So how much Ubering earns you what perks? Let’s break it down:

In Uber Rewards you earn points by spending money to reach different levels of benefits. Points are earned during six-month periods, and if you reach a level, you get its perks for the remainder of that period plus the whole next period. You earn 1 point per dollar spent on UberPool, Express Pool and Uber Eats; 2 points on UberX, Uber XL and Uber Select; and 3 points on Uber Black and Black SUV. You’ll see your Uber Rewards progress wheel at the bottom of the homescreen fill up over time.

Blue: $5 credits

The only Uber perk that doesn’t reset at the end of a period is that you get $5 of Uber Cash for every 500 points earned regardless of membership level. “Even as a semi-frequent Uber Rewards member you’ll get these instant benefits,” Janakiram says. Blue lets you treat Uber like a video game where you’re trying to rack up points to earn an extra life. To earn 500 points, you’d need about 48 UberPool trips, 6 Uber Xs and 6 Uber Eats orders.

Gold: Flexible cancellations

Once you hit 500 points, you join Uber Gold and get flexible cancellations that refund your $5 cancellation fee if you rebook within 15 minutes, plus priority support Gold is for users who occasionally take Uber but stick to its more economical options. “The Gold level is all about being there when things aren’t going exactly right,” Janakiram explains. To earn 500 points in six months, you’d need to take about 2 UberPools per week, one Uber X per month and one Uber Eats order per month.

Platinum: Price protection

At 2,500 points you join Uber Platinum, which gets you the Gold benefits plus price protection on a route between two of your favorite places regardless of traffic or surge. And Platinum members get priority pickups at airports. To earn 2,500 points, you’d need to take UberX 4 times per week and order Uber Eats twice per month. It’s designed for the frequent user who might rely on Uber to get to work or play.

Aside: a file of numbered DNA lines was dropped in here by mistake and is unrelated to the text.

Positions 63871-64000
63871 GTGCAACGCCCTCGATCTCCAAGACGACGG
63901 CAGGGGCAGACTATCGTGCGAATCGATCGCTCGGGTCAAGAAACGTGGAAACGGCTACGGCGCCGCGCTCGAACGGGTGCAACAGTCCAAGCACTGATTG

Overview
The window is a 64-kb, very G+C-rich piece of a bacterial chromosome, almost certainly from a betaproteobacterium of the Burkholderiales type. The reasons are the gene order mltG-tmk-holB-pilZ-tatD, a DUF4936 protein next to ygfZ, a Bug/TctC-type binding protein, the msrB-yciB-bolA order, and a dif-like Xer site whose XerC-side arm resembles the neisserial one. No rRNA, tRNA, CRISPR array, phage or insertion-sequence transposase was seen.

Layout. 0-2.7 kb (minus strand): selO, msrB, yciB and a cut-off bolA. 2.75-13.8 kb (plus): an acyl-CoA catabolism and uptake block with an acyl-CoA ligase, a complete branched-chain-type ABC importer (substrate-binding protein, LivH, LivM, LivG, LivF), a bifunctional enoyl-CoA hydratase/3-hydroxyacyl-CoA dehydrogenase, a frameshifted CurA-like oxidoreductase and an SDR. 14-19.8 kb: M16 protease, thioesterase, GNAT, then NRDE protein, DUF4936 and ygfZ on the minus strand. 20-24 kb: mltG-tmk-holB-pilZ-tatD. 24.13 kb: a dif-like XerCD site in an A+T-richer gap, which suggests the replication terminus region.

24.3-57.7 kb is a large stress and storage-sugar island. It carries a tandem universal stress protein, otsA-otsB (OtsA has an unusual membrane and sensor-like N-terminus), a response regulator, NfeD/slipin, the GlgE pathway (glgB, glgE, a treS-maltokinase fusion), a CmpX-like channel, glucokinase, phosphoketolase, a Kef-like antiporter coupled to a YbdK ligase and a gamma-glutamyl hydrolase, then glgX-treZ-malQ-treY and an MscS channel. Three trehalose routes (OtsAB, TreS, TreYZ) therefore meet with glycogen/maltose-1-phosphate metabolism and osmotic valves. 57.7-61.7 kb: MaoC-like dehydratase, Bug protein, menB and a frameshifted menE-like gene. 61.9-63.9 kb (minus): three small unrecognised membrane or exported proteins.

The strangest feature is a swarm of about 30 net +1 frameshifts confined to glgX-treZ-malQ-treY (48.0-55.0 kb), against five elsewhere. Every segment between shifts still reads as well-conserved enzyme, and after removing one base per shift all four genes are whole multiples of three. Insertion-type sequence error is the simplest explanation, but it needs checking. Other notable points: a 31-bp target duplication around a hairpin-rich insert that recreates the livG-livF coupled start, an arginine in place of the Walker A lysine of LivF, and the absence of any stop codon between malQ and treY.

Diamond: Premium support & upgrades

At 7,500 points, you get the Gold and Platinum benefits plus premium support with a dedicated phone line and fast 24/7 responses from top customer service agents. You get complimentary upgrade surprises from UberX to Uber Black and other high-end cars. You’ll be paired with Uber’s highest-rated drivers. And you get no delivery fee on three Uber Eats orders every six months. Reaching 7,500 points would require UberX 8 times per week, Uber Eats once per week and Uber Black to the airport once per month. Diamond is meant usually for business travelers who get to expense their rides, or people who’d ditched car ownership for ridesharing.

Keeping everyone happily riding

Uber spent the better part of last year asking users through surveys and focus groups what they’d want in a loyalty program. It found that customers wanted to constantly earn rewards and make their dollar go further, but use the perks when they wanted. The point was to avoid situations where riders says, “Oh I’ve been an Uber user for years. When something goes wrong, I feel like I’m being treated like everyone else,” Janakiram tells me. When riders think they’re special, they stick around.